British public living unadventurous lives

Most people are living unfulfilled lives, suggests a survey carried out by Alzheimer’s Society to mark Dementia Awareness Week (17th – 23rd May). Over half of the British public (57 per cent) say they want to try out new activities or hobbies. However, less than a third have done so in the last year – citing lack of confidence, laziness and lack of time as the main reasons holding them back.
Seeing the Northern Lights, going on safari and swimming with dolphins were selected from a list as the top three experiences people would like to try in their lifetime. Yet over four in ten adults said they didn’t try out new things because they were too busy (46 per cent) or had no-one to do them with (40 per cent). Over one in three admitted they were too lazy to try something new while 30 per cent thought they would be no good at a new activity/hobby.
Over half (59 per cent) of people also said they are worried that developing dementia would prevent them from enjoying new experiences at all. This Dementia Awareness Week, Alzheimer’s Society is highlighting that life doesn’t have to end because dementia begins and is encouraging people to do something new.

Jeremy Hughes, Chief Executive at Alzheimer’s Society says:
‘People post selfies on social media every day to tell their friends and followers about exciting things they’re doing. Alzheimer’s Society’s survey exposes that people’s lives are often more run-of-the-mill and less adventurous than the impression given out on Facebook, Twitter and Instagram.
‘Taking part in new activities is important for everyone. It helps build confidence, enhance emotional wellbeing and creates positive memories. As dementia progresses, a person’s ability to do challenging, new activities reduces but they still experience joy and pleasure – like anyone else.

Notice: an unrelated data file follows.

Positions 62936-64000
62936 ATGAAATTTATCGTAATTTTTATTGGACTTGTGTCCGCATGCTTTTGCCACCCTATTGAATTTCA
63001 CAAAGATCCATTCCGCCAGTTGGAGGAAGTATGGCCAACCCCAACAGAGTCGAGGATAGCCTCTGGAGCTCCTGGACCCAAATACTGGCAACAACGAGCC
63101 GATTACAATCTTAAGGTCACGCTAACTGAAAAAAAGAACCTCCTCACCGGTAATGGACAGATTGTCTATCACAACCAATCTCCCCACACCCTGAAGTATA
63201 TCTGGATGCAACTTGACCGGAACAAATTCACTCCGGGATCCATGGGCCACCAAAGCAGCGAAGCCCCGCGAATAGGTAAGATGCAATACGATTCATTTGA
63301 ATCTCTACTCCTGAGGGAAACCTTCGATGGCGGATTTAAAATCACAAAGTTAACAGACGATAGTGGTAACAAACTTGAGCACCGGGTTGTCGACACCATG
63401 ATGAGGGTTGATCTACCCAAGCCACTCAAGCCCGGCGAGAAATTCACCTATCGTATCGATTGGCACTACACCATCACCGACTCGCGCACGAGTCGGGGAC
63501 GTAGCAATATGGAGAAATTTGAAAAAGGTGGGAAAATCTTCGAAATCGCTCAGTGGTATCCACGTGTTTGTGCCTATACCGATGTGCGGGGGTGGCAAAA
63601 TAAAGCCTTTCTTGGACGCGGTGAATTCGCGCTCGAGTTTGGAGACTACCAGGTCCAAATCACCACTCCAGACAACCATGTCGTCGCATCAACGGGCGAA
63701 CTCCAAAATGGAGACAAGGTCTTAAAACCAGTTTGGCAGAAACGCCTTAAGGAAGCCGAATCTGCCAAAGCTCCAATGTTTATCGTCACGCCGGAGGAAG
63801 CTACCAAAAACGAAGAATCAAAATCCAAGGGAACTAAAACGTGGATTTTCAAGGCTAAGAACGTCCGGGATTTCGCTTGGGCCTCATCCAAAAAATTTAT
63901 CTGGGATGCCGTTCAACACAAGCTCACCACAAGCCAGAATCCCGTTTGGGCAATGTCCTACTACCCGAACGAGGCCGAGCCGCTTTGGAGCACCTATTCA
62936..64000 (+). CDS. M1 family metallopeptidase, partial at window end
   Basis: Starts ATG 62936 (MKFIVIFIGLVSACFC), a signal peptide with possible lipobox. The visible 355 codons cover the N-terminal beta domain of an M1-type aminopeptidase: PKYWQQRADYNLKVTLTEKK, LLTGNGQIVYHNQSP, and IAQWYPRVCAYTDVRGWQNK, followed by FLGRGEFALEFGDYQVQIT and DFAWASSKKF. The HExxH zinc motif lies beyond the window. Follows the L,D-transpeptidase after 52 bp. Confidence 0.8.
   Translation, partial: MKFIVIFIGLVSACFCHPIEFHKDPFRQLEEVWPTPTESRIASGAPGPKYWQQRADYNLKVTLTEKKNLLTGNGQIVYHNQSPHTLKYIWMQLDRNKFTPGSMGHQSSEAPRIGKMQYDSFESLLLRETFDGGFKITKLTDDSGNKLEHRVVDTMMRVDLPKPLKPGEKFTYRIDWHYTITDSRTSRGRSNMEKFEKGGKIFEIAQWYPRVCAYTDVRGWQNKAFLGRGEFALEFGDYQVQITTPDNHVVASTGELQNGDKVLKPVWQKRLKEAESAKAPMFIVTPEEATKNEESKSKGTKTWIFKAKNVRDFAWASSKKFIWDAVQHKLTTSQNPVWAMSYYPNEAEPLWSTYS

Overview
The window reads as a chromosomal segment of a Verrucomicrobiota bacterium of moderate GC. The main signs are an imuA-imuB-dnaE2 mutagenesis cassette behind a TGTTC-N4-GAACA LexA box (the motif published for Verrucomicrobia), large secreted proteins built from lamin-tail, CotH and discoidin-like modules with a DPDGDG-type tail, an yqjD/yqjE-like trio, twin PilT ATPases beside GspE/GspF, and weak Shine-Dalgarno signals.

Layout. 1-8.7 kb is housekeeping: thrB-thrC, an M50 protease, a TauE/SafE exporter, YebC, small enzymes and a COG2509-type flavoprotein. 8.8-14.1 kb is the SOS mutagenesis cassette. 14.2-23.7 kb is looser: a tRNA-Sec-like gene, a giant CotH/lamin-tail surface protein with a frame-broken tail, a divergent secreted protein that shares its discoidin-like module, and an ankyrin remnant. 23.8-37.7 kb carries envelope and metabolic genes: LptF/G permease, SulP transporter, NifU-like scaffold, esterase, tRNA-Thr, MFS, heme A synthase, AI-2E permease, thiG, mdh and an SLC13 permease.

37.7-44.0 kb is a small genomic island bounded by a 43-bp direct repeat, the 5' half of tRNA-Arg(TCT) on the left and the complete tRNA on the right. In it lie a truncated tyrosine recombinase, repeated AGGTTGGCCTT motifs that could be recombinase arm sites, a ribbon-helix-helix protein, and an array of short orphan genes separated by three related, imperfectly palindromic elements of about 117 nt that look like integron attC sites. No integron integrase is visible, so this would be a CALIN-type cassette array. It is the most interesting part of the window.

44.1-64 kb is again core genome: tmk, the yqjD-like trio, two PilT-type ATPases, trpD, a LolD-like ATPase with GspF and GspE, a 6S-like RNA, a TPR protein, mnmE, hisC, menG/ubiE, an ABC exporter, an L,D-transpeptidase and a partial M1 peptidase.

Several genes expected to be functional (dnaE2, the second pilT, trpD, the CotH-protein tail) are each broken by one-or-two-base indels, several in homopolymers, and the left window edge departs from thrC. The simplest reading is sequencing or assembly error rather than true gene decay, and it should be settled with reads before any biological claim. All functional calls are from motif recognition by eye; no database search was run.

‘Even the simplest things can help people with dementia feel connected to the world and the people who matter most. While they may not remember the details, the positive emotions remain. That’s why Alzheimer’s Society works tirelessly to help those affected by dementia stay connected through our services and support.’

Joyce, from Gloucestershire, is the daughter of Margaret Sun (89) who was diagnosed with Alzheimer’s disease in 2012. Speaking about her mother’s dementia, Joyce said:
‘After my mother’s diagnosis, I was determined to help her have the best quality of life and asked her to make a list of things she still wanted to do or experience. To my surprise, mum said she had always wanted to go on a safari.
‘People told us that there was no point taking her on a safari trip because she wouldn’t remember. That’s not the point. People with dementia can still experience enjoyment in life. From the moment we arrived in Kenya we noticed a change in mum’s behaviour and her character blossomed. It gave us so much pleasure seeing her enjoy the trip and we were overwhelmed with the impact the safari adventure had on her.’

Speaking about her grandfather’s dementia, singer Lily Allen said:
‘I shared some great times with my Grandad and one of my fondest memories was travelling to Hamburg with him to watch our beloved Fulham FC play in the Europa League final. While dementia is a cruel disease, people can still enjoy experiences, even as their memory fades. That’s why I’m supporting Alzheimer’s Society’s Dementia Awareness Week. Life doesn’t have to end when dementia begins so why not get involved in highlighting this important issue by ‘Doing Something New’ during Dementia Awareness Week.’

A host of other Alzheimer’s Society celebrity spokespeople are supporting this year’s Dementia Awareness Week including: Carey Mulligan, Frank Lampard, Ruth Langsford, Vicky McClure, Sir Tony Robinson, Christopher Eccleston, Linda Robson, Si King, Graham Norton, Richard Madeley, Laura Haddock, Arlene Phillips, John Altman, Iwan Rheon, Fiona Phillips & Maria Shriver.

Additional YouGov Stats:
• The poll finds that 25 – 34 year olds are the most likely to feel the need to live their dreams – with almost three in four saying they should try more activities than they currently do.
• The over-55s are the age group least likely to feel that being stuck in a routine has put them off trying a new activity – but six in ten worry that developing dementia would prevent them from trying out new things.

Dementia Awareness Week will be supported by a national television, print and outdoor advertising campaign, which launches today (18, May). Alzheimer’s Society provides a range of services to support people living with dementia. Call the national helpline on 0300 222 1122 or email helpline@alzheimers.org.uk. For more information about Alzheimer’s Society visit www.alzheimers.org.uk.
To join in and highlight Dementia Awareness Week 2015, try something new and upload via social media with the hashtag: #DoSomethingNew.